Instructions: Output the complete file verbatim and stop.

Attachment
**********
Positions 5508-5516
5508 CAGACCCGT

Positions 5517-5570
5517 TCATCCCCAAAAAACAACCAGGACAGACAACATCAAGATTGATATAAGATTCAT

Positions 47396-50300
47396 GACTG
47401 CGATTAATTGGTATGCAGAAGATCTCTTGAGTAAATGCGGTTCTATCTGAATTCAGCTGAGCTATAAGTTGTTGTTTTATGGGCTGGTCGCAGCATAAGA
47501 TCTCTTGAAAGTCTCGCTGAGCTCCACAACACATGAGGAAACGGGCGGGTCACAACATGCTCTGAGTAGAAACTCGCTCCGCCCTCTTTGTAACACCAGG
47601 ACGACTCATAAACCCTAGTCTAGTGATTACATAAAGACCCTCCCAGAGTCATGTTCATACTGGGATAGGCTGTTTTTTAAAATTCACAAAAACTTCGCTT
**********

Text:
Positions 5508-5516
5508 CAGACCCGT

Positions 5517-5570
5517 TCATCCCCAAAAAACAACCAGGACAGACAACATCAAGATTGATATAAGATTCAT

Positions 47396-50300
47396 GACTG
47401 CGATTAATTGGTATGCAGAAGATCTCTTGAGTAAATGCGGTTCTATCTGAATTCAGCTGAGCTATAAGTTGTTGTTTTATGGGCTGGTCGCAGCATAAGA
47501 TCTCTTGAAAGTCTCGCTGAGCTCCACAACACATGAGGAAACGGGCGGGTCACAACATGCTCTGAGTAGAAACTCGCTCCGCCCTCTTTGTAACACCAGG
47601 ACGACTCATAAACCCTAGTCTAGTGATTACATAAAGACCCTCCCAGAGTCATGTTCATACTGGGATAGGCTGTTTTTTAAAATTCACAAAAACTTCGCTT